Elevated living costs and concerns about sustainability are driving a boom in Ireland’s secondhand economy, according to PayPal, with younger consumers particularly enthusiastic about buying and selling preowned products.
A survey by the payments platform found that almost one in eight people of those selling secondhand goods such as books, clothes and furniture are doing it to upcycle and supplement their income.
About half of the more than 1,000 consumers surveyed by Censuswide said they regularly resell their goods, earning an average of €598 over the past 12 months.
Meanwhile, more than three quarters of respondents said they purchase preowned goods, with the average consumer buying as much as 20 items each year.
Clothes, books and furniture were the three most popular categories of secondhand goods.
The sharp rise in the cost of living over the past year is one of the main factors driving the boom, according to PayPal.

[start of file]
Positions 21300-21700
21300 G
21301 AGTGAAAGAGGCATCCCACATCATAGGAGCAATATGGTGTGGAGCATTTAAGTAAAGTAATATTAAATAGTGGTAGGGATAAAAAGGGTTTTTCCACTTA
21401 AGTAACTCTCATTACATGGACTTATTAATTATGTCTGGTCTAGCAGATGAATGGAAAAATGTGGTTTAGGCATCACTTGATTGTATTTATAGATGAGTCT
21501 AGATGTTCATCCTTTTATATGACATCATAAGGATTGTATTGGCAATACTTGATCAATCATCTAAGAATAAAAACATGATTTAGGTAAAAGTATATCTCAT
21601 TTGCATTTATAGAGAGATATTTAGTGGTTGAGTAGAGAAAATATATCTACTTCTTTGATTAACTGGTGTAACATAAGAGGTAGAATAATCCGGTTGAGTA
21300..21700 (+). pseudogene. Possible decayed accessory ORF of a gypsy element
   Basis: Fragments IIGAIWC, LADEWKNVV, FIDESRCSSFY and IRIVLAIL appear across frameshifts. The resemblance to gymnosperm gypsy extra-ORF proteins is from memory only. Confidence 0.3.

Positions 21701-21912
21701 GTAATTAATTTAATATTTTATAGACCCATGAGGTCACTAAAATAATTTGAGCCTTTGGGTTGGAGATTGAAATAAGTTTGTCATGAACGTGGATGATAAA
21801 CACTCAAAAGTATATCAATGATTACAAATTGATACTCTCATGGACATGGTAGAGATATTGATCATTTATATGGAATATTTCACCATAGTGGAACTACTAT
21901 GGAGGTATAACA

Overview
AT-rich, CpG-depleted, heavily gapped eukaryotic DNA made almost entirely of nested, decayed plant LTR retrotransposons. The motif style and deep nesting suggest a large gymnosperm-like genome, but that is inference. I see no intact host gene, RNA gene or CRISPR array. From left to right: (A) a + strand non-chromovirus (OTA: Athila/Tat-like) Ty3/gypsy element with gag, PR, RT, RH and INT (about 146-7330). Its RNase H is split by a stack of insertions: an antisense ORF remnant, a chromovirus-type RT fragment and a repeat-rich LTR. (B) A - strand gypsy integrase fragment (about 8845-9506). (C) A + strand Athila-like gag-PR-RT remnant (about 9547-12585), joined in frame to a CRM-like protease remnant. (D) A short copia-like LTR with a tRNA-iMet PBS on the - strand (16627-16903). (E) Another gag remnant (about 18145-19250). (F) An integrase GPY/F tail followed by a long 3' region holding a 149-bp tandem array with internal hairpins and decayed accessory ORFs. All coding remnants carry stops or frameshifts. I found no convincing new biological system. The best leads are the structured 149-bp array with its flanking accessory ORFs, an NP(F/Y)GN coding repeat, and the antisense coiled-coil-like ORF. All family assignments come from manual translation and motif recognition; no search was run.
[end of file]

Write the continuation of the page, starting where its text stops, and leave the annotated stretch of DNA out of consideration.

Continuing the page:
Saving money was the top reason cited by secondhand shoppers for their preference for resold items. Some 59 per cent of respondents said they buy and sell preowned items to cut down on their expenses while 41 per cent said they do so to find bargains.
One third, meanwhile, said they shop in charity and thrift shops for sustainability reasons.
Gen Z shoppers are the most active in the secondhand economy, according to the figures, averaging 26 transactions per year, followed by millennials with an average of 21 transactions.
The most popular channels for buying and selling preowned goods were charity/thrift shops, online and mobile marketplaces, and social media.
“With prices soaring, it’s no surprise we’re seeing a boom in the secondhand economy,” said Maeve Dorman, senior vice-president at PayPal Ireland.
Mainstream brands, particularly in the fashion retail sector, are attempting to cash in on the boom in demand for secondhand items.
In Dublin, Penneys opened its curated Wornwell Vintage Clothing concession at its flagship Mary Street outlet in April, where shoppers can buy branded and non-branded secondhand items.
The global fashion retail resale market is expected to grow by 127 per cent by 2026, outstripping the growth of the broader fashion industry, according to a recent report from retail analytics firm GlobalData.